Part 1 is definitely the better of the two. The ensemble are strong (although one performance did jar a touch) and the lead roles are brilliantly performed. Paul Hilton is mesmerising and Kyle Soller excels at the very difficult task of carrying the play. Both Andrew Burnap and Samuel H. Levine also deserve a mention for their charisma and commitment respectively, and John Benjamin Hickley adds a wonderful nuance with a subtle, slightly underplayed performance. Of the smaller roles, Hugo Bolton stands out, although there is little not to like from the rest. The stage remains pretty sparse throughout and, in a Brechtian manner, all the cast stay on stage for the most part to observe the action. Matthew Lopez's writing is fluid and smart, Daldry's direction is excellent and the whole thing gels perfectly. 5 stars.


Part 2 drags in places and I can't help but feel they could have trimmed it down and made each part 2 hours rather than 3. It starts to meander a bit too much and a few plot devices are opened up to the audience to only hit a dead end. Whilst we can all appreciate the acting giant that is Vanessa Redgrave, she stands out like a sore thumb in this play and that's got nothing to do with her being the only female to grace the stage. She seems lost, struggling to find her lines and maintain her accent and despite one or two inspired acting choices, it's as if we're suddenly watching a different play. Poor casting - lets go for performance, not names please. 


It's wonderful experience and even though part 2 is a good play in it's own right, it's a bit deflating after the tour de force of part 1. Highly recommended. 

tastemaker

I really enjoyed this play. The story telling was very unique and skilfully done by the ensemble. It's a 6 hour epic and the piece keeps the audience engaged better than most standard-length plays. Absolutely hilarious at times, at others very touching and heartfelt. The multi-layered plot and superbly formed characters bring this adaptation of Howard's End alive. Although never spelt out, the message is very clear and you do leave the theatre with a strong sense of community. I did think that the play could have been cut in places (we were the last West End audience to leave the theatre). Although I don't believe the piece tries to encapsulate the gay narrative in it's entirety - and the piece did give a brief nod to the coloured LGBTQ+ community - I would have enjoyed slightly more diversity than a thrice mention of a Chinese take out. The cast all look more or less like A&F models which doesn't do too well for an often image obsessed community. Personal preferences aside, it's a brilliant play and I'd definitely recommend it for any fun-loving theatre goer.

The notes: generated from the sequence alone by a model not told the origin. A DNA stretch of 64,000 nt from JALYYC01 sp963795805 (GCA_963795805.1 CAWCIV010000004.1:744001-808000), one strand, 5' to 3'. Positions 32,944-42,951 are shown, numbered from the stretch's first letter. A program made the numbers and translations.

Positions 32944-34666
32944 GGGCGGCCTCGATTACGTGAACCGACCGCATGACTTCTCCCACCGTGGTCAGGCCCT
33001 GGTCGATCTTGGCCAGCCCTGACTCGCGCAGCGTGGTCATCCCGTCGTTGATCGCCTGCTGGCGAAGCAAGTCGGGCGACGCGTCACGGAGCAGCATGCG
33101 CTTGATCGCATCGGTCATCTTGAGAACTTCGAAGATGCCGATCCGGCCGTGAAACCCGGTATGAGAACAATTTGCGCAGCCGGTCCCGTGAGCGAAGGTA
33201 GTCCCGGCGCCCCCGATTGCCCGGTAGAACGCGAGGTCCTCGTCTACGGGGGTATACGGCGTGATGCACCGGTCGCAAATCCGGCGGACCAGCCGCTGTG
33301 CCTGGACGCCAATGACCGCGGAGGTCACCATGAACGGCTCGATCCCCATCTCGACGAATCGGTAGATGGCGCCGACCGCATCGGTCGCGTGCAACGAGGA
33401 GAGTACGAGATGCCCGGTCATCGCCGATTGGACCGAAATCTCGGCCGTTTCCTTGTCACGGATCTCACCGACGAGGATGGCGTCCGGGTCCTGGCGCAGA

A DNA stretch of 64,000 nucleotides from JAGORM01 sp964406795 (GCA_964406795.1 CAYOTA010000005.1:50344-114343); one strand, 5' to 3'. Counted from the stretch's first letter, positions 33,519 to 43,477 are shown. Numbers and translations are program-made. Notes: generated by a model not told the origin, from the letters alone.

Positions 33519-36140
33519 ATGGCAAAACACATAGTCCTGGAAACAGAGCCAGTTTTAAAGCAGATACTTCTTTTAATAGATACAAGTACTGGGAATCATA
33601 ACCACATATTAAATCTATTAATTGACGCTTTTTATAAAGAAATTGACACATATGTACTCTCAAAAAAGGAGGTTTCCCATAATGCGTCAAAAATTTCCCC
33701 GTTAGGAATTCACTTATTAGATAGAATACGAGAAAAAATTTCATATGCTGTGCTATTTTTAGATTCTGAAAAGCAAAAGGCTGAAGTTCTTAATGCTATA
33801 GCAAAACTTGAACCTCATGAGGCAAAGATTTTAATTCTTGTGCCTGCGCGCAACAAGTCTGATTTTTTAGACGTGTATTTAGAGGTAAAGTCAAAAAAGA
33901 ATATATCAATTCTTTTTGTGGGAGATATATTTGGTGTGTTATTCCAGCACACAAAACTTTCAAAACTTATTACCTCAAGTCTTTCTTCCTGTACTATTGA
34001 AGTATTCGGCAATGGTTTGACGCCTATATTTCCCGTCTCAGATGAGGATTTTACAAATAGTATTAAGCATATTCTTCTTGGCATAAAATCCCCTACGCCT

Tastemaker

Astonishing writing and acting, so much that you forget the versatile sparseness of the set. Yes, the play is a bit of an endurance test, but it feels like a big, roomy novel or TV series, with the long running times allowing plenty of time for the characters and relationships to develop. I've never heard so much crying in a theatre--a testament to how moving this is. It's not perfect: Vanessa Redgrave unfortunately appeared to flub her lines, and the play doesn't entirely know how to tackle class and privilege. But overall, it's incredibly impressive. This play will be huge.

tastemaker

I was lucky enough to see both parts of ‘The Inheritance’ over a Saturday double bill, and it was incredible. Everything from the writing and staging, to the stunning performances from the cast was so marvellous that it was difficult to believe I was watching a new work, early in in its first run. At its heart, the show deals with the interwoven relationship dynamics of a group of friends, but this is just the starting point of a review of some seriously weighty social issues. If you can, go and see it: I recommend it unreservedly.


Just go- if you can get tickets. 


Soul-stirring, though-provoking... theatre at it's finest. Getting to see it as a world premiere here in London is a treat, especially in such an intimate theatre as the wonderful Young Vic. 


There's no doubt this is headed for Broadway once it closes here in a few weeks, and will probably be back here in a few years with a different cast (not sure how you could get any better than these gents- they are absolutely mind-blowingly fantastic), and higher ticket prices of the west- end. GO. GO. GO.